A cliché we know, but the world has a remastered Jagger on its hands
Well, who’d have thought it? A manufactured talent from a pop competition turned 1/5 of the world’s biggest boy band, now creating a spectacle of rock’n’rollsy folk with a hip-sway to rival Mick Jagger?
*Cue snort of derision*, but believe it or not, Harry Styles is a credible, charismatic artist in his own right, and brought not only incredible vocals but a spectacularly vintage showmanship to Manchester on Wednesday night.
Los Angeles-based rockers Muna took to the stage pre-Styles. Think a pop-rock mash-up of Haim, The 1975 and Fleetwood Mac.
The energy was high, and dancing was groovy, pre-empting Harry’s set with a soulfulness plucked from the 70s, folk entwined into the mix with a cover of Stevie Nicks’ ‘Edge of Seventeen’.
It wasn’t all jiving and suave struts for Styles; though his entrance was anything but downplayed, the beginning of his set was mellow and understated.
It was unclear whether it was an introduction of cool detachment or an artistic stunt to elevate the shock factor of his Rolling Stones mid-section.
Either way, ‘Ever Since New York’ and ‘Two Ghosts’ provided a subtle intro to an artist who has stripped back the razzle-dazzle of the fame to reveal a real guy, intent on relaying honesty and soul through his debut.
There were no frills on it, just Haz, a guitar and a tight four-piece, lyrically moseying their way through the country which saturated Styles’ performative direction.
The easy Deep South ‘Carolina’ and intimate ‘Sweet Creature’ followed, after which came a switch up of Harry Styles’ rock-extravaganza. Smooth moves, quick banter and jazzy transitions escalated his performance tenfold.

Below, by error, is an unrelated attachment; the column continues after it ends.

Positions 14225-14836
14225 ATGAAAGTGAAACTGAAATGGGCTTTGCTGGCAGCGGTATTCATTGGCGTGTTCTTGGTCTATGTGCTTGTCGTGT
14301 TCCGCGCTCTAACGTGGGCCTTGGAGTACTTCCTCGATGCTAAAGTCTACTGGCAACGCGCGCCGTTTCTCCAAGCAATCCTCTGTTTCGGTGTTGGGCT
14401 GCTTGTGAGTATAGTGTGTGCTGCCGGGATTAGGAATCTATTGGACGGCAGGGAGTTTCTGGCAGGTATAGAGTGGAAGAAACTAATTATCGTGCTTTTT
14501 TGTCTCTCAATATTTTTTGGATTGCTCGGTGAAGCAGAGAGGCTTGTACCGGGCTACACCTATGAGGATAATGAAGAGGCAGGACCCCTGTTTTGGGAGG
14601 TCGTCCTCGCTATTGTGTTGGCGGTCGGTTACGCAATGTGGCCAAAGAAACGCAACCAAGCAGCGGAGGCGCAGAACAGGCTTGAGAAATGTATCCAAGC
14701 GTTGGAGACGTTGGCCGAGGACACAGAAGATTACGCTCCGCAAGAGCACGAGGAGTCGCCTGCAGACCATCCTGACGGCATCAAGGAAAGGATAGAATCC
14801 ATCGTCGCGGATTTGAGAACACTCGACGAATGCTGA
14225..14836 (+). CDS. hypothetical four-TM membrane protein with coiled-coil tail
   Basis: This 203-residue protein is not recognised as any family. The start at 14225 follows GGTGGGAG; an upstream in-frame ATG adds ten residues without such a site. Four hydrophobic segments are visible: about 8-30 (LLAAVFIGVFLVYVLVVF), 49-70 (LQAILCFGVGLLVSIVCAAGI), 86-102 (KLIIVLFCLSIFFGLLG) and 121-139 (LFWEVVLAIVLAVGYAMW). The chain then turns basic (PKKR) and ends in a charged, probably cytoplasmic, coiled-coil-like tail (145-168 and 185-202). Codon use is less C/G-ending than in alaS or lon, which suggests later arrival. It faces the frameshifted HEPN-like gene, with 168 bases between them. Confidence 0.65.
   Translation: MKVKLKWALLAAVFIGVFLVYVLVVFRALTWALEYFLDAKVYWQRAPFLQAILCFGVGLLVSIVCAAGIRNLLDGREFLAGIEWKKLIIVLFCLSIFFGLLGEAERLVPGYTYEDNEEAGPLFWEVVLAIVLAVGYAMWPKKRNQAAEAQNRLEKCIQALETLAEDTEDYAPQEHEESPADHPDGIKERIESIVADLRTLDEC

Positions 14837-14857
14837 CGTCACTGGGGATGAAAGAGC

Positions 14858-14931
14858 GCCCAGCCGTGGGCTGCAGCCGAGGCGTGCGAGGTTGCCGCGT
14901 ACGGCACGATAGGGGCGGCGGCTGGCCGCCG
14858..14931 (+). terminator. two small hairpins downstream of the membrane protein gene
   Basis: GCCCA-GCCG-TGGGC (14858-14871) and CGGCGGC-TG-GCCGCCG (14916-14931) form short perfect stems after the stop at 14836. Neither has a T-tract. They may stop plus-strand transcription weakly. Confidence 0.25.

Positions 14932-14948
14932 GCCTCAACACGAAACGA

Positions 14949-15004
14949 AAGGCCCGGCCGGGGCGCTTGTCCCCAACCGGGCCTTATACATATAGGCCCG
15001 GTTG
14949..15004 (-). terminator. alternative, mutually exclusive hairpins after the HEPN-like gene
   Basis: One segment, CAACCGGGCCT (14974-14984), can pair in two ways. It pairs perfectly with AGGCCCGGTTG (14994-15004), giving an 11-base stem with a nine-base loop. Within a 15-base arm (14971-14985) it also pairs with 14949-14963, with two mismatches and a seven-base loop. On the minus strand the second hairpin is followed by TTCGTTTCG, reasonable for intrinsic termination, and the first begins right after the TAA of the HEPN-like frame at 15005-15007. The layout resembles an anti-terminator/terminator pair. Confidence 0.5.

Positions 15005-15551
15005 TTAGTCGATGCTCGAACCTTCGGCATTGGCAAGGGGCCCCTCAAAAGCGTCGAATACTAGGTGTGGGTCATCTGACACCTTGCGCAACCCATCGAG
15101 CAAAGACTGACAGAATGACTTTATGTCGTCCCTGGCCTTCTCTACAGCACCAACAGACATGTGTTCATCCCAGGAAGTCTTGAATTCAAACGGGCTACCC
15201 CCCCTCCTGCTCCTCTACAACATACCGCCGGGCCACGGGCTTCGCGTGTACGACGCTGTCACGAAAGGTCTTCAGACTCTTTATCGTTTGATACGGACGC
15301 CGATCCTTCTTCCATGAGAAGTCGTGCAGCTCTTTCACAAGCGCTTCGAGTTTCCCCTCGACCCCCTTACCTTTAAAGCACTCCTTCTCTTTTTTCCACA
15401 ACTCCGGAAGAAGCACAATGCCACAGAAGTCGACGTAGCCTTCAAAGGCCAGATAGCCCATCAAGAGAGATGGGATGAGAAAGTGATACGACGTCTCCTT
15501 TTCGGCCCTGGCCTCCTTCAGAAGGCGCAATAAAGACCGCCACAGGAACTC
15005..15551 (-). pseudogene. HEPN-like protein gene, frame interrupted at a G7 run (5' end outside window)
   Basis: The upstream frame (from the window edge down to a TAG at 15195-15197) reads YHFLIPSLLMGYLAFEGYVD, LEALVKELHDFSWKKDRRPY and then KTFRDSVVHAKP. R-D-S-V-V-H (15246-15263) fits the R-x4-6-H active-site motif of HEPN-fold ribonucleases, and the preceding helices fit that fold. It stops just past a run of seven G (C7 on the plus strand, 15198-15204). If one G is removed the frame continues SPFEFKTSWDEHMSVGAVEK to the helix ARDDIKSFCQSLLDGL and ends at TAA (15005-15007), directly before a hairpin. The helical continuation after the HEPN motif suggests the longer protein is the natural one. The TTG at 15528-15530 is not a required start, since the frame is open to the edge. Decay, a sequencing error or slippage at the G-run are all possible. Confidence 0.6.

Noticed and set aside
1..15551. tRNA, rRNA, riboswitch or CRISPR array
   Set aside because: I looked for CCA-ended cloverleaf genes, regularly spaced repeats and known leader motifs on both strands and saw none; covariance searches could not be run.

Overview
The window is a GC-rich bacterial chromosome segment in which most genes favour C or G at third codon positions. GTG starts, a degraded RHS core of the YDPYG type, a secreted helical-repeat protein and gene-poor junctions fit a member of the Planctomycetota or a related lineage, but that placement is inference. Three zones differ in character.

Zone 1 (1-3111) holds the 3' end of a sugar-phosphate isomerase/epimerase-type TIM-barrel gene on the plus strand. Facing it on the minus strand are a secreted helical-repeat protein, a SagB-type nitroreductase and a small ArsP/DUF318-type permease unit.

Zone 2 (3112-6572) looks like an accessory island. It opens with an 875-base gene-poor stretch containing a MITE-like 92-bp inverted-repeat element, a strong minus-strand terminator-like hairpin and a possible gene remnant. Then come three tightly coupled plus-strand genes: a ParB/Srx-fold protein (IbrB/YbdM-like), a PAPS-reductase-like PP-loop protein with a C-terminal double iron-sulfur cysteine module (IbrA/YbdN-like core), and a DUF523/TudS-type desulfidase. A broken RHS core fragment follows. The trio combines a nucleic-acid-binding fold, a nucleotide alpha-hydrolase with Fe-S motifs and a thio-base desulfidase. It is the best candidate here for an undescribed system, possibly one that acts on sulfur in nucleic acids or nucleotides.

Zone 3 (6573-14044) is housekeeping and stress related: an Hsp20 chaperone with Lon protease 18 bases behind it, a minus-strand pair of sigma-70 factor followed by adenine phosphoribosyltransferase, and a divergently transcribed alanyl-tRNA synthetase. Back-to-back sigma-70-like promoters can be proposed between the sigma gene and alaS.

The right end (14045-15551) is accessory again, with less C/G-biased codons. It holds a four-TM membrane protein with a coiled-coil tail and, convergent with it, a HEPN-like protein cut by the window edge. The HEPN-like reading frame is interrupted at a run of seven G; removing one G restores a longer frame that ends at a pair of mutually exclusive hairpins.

‘Only Angel’ and ‘Woman’ were a whirlwind of 60s rock’n’roll, sexed-up, lad-about-town fun, oozing some serious electric edge.
Covers were the least dynamic parts of the set, though a version of Ariana Grande’s ‘Just a Little Bit of Your Heart’, which Styles wrote himself, touched hearts in Manchester.
Fans held up their bees in solidarity, poignant as both Muna and Styles thanked the crowd for the bravery they showed coming to a gig.
A couple of 1D songs weren’t completely necessary, as his solo material needs no support from his musical history.
But modernising and Styles-ing ‘Stockholm Syndrome’ and ‘What Makes You Beautiful’ to fit his own country agenda was a smart move, and it paid off.
The encore brought with it a flawless cover of Fleetwood Mac’s ‘The Chain’, as recently performed in the Radio 1 Live Lounge. Darkly folksy, it was clear to see Styles’ adoration for rock predecessors; this intrinsic ear for rock is deep-rooted in our Haz.
‘Sign Of The Times’ was always going to be the showstopper. Seemingly removed from the rest of the set, the track saw Styles and the band crescendo in a beautifully simplistic chorus of musical wonder – the perfect moment.
It was sultry, it was effortlessly cool and it was his own; looks like going solo was the best decision Harry ever made. That, and flares.
Wednesday 1st November 2017, O2 Apollo Manchester